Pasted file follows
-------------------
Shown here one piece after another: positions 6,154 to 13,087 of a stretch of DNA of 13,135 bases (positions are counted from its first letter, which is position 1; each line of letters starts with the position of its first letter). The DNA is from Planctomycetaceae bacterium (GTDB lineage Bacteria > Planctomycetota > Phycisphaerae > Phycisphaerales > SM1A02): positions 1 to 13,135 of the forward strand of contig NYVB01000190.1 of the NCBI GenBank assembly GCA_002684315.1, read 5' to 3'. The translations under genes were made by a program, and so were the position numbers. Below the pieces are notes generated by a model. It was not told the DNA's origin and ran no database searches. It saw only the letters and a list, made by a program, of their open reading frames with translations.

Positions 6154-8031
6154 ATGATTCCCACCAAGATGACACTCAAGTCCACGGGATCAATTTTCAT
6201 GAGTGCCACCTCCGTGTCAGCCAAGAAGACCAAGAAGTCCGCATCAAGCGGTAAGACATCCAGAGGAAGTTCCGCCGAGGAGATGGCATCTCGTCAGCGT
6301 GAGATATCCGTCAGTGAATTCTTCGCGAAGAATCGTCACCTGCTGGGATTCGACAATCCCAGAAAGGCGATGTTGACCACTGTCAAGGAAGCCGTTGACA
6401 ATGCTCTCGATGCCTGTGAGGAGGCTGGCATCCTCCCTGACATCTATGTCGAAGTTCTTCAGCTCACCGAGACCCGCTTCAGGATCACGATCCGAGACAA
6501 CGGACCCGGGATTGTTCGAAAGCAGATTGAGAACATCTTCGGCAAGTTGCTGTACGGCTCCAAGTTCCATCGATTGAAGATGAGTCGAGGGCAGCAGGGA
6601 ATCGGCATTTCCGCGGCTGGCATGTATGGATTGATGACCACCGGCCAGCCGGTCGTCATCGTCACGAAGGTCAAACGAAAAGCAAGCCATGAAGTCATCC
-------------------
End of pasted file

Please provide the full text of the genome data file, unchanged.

Shown here one piece after another: positions 6,154 to 13,087 of a stretch of DNA of 13,135 bases (positions are counted from its first letter, which is position 1; each line of letters starts with the position of its first letter). The DNA is from Planctomycetaceae bacterium (GTDB lineage Bacteria > Planctomycetota > Phycisphaerae > Phycisphaerales > SM1A02): positions 1 to 13,135 of the forward strand of contig NYVB01000190.1 of the NCBI GenBank assembly GCA_002684315.1, read 5' to 3'. The translations under genes were made by a program, and so were the position numbers. Below the pieces are notes generated by a model. It was not told the DNA's origin and ran no database searches. It saw only the letters and a list, made by a program, of their open reading frames with translations.

Positions 6154-8031
6154 ATGATTCCCACCAAGATGACACTCAAGTCCACGGGATCAATTTTCAT
6201 GAGTGCCACCTCCGTGTCAGCCAAGAAGACCAAGAAGTCCGCATCAAGCGGTAAGACATCCAGAGGAAGTTCCGCCGAGGAGATGGCATCTCGTCAGCGT
6301 GAGATATCCGTCAGTGAATTCTTCGCGAAGAATCGTCACCTGCTGGGATTCGACAATCCCAGAAAGGCGATGTTGACCACTGTCAAGGAAGCCGTTGACA
6401 ATGCTCTCGATGCCTGTGAGGAGGCTGGCATCCTCCCTGACATCTATGTCGAAGTTCTTCAGCTCACCGAGACCCGCTTCAGGATCACGATCCGAGACAA
6501 CGGACCCGGGATTGTTCGAAAGCAGATTGAGAACATCTTCGGCAAGTTGCTGTACGGCTCCAAGTTCCATCGATTGAAGATGAGTCGAGGGCAGCAGGGA
6601 ATCGGCATTTCCGCGGCTGGCATGTATGGATTGATGACCACCGGCCAGCCGGTCGTCATCGTCACGAAGGTCAAACGAAAAGCAAGCCATGAAGTCATCC